Say there's a man you know named Jones, and you find out that Jones is going to be offered a job (the boss tells you this). So you're walking around somewhere and you see Jones, who for some reason is emptying out his pockets and counting out his change. He says that he has ten coins in his pocket. So now you have two justified beliefs: that Jones is going to get the job, and that Jones has ten coins. And so you infer from these two beliefs: The person who is going to get the job has ten coins. And that's a justified belief too, right? Because you're perfectly justified in believing that Jones is getting the job and that he has ten coins. So the person who is going to get the job has ten coins. Fine.
But now suppose that you applied for the job; and contrary to what you were told, it turns out you are going to get the job, not Jones. The boss only told you that Jones was going to get the job, so that he could surprise you. So it turns out, even though you originally had a justified belief that Jones was going to get the job, he didn't get it. And that happens sometimes: sometimes things that we're well within our rights to believe turn out, surprisingly, to be false. But now just on a lark you decide to empty out your pockets and lo and behold, you count out ten coins. So! It turns out that the person who is going to get the job does have ten coins.
Now think back, to before you knew you were going to get the job. You thought Jones was going to get it. And you believed this justifiedly, even though it turned out to be wrong. And you were also justified in believing that Jones has 10 coins. What follows? The person who is going to get the job has ten coins; and so you believed this justifiedly too. But it turns out that this was true. So you had a justified, true belief that the person who is going to get the job has ten coins. But clearly you didn't know that then. You thought it was Jones who was going to get the job and you based your claim on that false, but justified assumption. Nonetheless, what you inferred from that assumption was true! So you had a justified true belief; but you didn't have knowledge. Well, Gettier and a lot of other philosophers said, that means that knowledge must be something more than justified, true belief.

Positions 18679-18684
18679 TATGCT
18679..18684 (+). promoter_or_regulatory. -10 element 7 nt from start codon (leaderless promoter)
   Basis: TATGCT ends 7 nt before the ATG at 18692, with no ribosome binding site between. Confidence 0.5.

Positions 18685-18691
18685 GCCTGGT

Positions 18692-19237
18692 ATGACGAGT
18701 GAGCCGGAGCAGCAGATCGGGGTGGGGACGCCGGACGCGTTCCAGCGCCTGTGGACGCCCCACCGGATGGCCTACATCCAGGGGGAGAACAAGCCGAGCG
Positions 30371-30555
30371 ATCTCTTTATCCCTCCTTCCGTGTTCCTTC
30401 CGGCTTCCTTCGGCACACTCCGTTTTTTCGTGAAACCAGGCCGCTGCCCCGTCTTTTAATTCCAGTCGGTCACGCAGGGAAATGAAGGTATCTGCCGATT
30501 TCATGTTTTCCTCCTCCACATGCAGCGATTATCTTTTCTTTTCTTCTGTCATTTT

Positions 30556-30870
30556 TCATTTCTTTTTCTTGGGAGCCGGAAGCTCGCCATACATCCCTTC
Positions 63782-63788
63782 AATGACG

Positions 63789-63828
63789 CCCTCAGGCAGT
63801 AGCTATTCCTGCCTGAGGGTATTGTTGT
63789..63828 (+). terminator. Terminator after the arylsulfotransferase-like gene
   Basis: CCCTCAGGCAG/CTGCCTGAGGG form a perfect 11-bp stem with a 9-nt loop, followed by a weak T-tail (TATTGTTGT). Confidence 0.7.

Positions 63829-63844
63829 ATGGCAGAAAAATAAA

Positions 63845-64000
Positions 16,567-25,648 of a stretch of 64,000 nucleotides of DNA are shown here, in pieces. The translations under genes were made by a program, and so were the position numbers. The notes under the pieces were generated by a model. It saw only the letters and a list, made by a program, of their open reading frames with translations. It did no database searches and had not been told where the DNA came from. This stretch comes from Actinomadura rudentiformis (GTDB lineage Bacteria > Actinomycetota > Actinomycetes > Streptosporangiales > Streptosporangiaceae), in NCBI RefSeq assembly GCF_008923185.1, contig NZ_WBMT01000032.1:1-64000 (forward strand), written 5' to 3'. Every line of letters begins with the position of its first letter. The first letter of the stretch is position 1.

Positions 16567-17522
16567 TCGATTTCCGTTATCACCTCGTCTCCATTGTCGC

Gettier's article was published in 1963. Right after that, for a good decade or more, there was an enormous number of articles trying to supply the missing fourth condition of knowledge. The big project was to try to figure out the "X" in the equation, Knowledge = belief + truth + justification + X. Whenever someone proposed an answer, someone else would come up with a new counterexample to shoot down that definition.
Some of the proposed solutions involve factors external to the agent. These responses are therefore called externalism. For example, one externalist response to the Gettier problem is to say that the justified, true belief must be caused (in the right sort of way) by the relevant facts.
When scientists or philosophers ask "Is knowledge possible?", they mean to say "Am I ever sufficiently justified in believing something in order to have knowledge?" Adherents of Philosophical skepticism often say "no". Philosopical skepticism is the position which critically examines whether the knowledge and perceptions people have is true; adherents of this position hold that one can never obtain true knowledge, since justification is never certain. This is a different position from Scientific skepticism, which is the practical stance that one should not accept the veracity of claims until solid evidence is produced.